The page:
How Much Does a Cadaver Cost?
When people think about surgical training, one of the first things that tends to come to mind are cadavers. Cadavers have been a part of medical training for thousands of years, and are a staple of Introductory Gross Anatomy at medical schools to this day. By dissecting a preserved human body and seeing how all the pieces are connected, students gain a full understanding of its inner workings. Through their use by medical students and the occasionally lurid tales of their acquisition throughout history, cadavers have left their mark on culture the world over. However, as universities have to pay for 50-100 cadavers per year, it’s worth looking into how much is being spent on these important learning aids, especially when other more advanced and reusable solutions are becoming readily available.
The Sum of the Parts
For intact cadavers that have been donated for scientific studies, medical schools generally pay between $1000 to $2000 dollars, plus a delivery fee. However, this pricing is generally for one-time use, and certain organs may not always be in the desired condition needed for study of specific issues. When it comes to individual parts for more specialized study, prices run the gamut:
$500 for an intact head, say for studying skull-structure, brain tumors, etc.
$5000 for a well-kept torso, in order to study a host of different organs, most notably the lungs.
$3500 for a spine, necessary for studying various types of nerve injuries.
$650 for a knee, to observe joint structure and function.
$500 for a shoulder.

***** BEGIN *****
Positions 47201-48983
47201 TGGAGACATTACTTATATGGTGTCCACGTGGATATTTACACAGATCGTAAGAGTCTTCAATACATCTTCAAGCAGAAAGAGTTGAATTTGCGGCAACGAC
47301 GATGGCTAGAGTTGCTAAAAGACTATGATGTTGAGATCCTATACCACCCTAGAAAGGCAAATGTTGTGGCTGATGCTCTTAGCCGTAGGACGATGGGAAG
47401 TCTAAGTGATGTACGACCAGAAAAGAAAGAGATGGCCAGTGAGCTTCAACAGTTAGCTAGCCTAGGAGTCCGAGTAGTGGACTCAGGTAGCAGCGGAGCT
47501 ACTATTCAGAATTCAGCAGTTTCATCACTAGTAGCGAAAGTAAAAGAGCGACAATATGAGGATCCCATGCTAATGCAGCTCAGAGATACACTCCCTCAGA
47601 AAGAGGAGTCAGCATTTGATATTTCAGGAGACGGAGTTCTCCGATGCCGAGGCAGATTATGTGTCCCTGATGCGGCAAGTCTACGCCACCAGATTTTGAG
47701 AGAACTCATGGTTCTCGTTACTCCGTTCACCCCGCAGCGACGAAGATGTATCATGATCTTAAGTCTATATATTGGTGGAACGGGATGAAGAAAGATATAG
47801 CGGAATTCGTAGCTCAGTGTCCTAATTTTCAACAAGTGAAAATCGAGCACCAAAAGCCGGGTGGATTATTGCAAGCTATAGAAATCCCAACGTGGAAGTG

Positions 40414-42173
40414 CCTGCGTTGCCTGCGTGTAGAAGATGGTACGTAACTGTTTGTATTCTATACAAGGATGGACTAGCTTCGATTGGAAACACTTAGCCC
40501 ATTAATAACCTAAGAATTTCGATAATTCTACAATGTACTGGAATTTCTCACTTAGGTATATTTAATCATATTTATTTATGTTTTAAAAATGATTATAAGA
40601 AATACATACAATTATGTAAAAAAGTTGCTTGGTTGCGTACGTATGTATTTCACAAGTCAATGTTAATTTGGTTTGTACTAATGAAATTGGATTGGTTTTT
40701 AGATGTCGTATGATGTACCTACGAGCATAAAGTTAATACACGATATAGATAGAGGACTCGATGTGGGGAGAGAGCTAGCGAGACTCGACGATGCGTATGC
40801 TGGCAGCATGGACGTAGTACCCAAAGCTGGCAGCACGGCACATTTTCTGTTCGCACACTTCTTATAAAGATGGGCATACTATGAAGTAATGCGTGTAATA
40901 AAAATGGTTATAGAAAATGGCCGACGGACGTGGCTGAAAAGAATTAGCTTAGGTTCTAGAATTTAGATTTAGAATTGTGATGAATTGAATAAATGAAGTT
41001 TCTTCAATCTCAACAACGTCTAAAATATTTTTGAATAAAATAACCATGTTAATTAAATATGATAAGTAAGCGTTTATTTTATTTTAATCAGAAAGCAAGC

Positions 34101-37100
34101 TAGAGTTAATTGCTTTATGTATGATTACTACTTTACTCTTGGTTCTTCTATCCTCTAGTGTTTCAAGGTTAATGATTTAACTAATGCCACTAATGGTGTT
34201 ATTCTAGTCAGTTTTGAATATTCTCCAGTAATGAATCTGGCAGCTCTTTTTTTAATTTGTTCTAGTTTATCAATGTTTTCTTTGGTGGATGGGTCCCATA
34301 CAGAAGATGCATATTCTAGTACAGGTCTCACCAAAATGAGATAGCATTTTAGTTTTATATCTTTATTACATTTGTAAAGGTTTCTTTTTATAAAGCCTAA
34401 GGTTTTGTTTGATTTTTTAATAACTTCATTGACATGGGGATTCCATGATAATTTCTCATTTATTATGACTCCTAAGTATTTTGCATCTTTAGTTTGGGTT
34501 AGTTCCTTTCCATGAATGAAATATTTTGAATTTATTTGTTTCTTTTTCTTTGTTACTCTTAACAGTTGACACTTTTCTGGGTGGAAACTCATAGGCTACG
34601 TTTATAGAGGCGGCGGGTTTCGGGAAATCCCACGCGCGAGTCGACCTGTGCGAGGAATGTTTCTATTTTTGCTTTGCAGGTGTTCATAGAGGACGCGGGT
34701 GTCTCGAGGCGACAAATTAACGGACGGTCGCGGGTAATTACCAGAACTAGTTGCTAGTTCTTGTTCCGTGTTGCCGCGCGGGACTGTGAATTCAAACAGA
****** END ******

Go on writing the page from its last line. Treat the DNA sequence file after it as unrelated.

$1500 or more for eyes, to study various types of ocular conditions/degeneration.
$1200 for a skull with teeth to study dental composition and musculature.
$119,000 for a heart, to study the effects of heart disease or general cardiac function.
$157,000 for a liver, to study liver cancer, cirrhosis, etc.
$262,000 for kidneys
$10/sq in. of skin, for the study of various dermatological issues.
It should be noted that unlike full bodies, there are very few regulations regarding the sale of individual body parts, so basically anyone is able to sell them.
As the buying and selling of intact bodies is illegal in the United States, legal procurement often takes the form of people donating their bodies for study after death. Families can sometimes be persuaded to donate the bodies of recently deceased relatives in exchange for coverage of medical costs or the costs of handling the body after death. Organizations like the Anatomical Gift Association of Illinois seek to help individuals and their families with donation. Even with help, acquiring intact bodies isn’t the easiest process.
There is, of course, the matter of illegal procurement. History is no stranger to examples of the darker side of medical education, where enterprising and morally flexible people have gone to nearly any lengths to obtain bodies to sell for hefty prices to medical colleges, whether that be grave-robbing or even worse. In more recent times, human trafficking has occasionally served as the origin for some cadavers, though these cases are hard to quantify because of their underground nature.
Where is Every Body?
In recent years organ donations are on the rise, and while that is excellent news for transplant patients, the increase is leading to unuseable cadavers with organs missing, unsuited to medical education. As a result demand for cadavers is up over the last 20 years, with more and more first year medical students enrolling at an increasing numbers of competing universities. Compounding the problem, donations have gone down steadily since 1984. As these trends continue, their is a pressing need for alternative solutions.
The Case for Realistic Virtual Cadavers
Human cadavers are expensive, increasingly difficult to procure, and are often possibly ethically compromised. While these things have always been true, new technology is finally beginning to offer a viable alternative to cadavers. Fully immersive medical virtual reality (VR) simulation is becoming more widely available, allowing medical students to practice in lifelike but non-real environments. The reliance of schools on cadavers can finally begin to ease.
Find out more about the pros and cons of these learning tools.